The story is the same in nearly every city across the United States. With few exceptions, trees are sparse in socioeconomically disadvantaged and neighborhoods of color and more prominent in wealthier, whiter neighborhoods. Redlining policies, dating back to the 1930s, helped lay the groundwork for this inequity.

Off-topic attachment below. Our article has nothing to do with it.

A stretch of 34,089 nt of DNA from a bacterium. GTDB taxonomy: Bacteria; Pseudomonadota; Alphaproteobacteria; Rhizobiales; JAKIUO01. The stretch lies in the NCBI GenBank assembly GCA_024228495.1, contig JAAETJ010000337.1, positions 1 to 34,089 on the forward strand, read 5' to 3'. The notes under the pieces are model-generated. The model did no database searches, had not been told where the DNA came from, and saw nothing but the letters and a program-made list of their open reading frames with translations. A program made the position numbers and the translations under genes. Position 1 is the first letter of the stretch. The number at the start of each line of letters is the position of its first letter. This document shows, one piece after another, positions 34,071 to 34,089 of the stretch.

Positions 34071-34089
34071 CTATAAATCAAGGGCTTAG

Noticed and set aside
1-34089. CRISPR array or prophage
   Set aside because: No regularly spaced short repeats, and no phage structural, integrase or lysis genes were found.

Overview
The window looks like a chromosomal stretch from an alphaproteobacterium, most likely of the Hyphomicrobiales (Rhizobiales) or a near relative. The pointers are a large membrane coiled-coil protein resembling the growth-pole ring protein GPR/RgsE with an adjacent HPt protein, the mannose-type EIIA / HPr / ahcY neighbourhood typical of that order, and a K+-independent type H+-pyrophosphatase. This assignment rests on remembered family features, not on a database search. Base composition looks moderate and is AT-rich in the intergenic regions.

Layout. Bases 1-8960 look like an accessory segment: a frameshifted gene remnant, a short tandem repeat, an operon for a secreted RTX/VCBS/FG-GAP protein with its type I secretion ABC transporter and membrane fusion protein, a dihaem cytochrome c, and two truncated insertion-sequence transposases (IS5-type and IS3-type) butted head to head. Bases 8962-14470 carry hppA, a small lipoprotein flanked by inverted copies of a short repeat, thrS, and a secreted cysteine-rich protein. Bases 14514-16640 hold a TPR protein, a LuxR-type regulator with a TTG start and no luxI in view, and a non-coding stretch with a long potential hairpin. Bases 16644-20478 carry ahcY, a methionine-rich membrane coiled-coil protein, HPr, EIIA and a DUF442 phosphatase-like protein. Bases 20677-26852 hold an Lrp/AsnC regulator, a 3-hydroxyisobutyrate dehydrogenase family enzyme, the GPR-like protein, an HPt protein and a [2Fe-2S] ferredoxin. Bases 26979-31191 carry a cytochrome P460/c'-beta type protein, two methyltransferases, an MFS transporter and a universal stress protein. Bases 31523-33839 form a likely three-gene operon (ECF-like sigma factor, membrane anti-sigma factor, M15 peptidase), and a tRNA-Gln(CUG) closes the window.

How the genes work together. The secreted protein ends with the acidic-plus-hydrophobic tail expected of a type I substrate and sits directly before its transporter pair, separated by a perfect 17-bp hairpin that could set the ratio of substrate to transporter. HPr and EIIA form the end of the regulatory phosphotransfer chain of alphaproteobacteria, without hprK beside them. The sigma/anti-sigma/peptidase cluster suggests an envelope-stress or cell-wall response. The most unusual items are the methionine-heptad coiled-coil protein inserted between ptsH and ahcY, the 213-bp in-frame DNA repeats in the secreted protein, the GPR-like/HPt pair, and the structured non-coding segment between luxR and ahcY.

American Forests is focused on addressing this inequity by focusing resources in neighborhoods of highest need. It’s our moral imperative to do so, given how many life-saving and quality of life benefits trees provide people. That is why we are working to create Tree Equity, which is about ensuring that all people experience the benefits of trees. One of the ways we are doing this is with our Tree Equity Score tool. It provides a social-equity-focused narrative, goals and a guide path for building understanding, commitment and action around Tree Equity. It is also free and easy to access.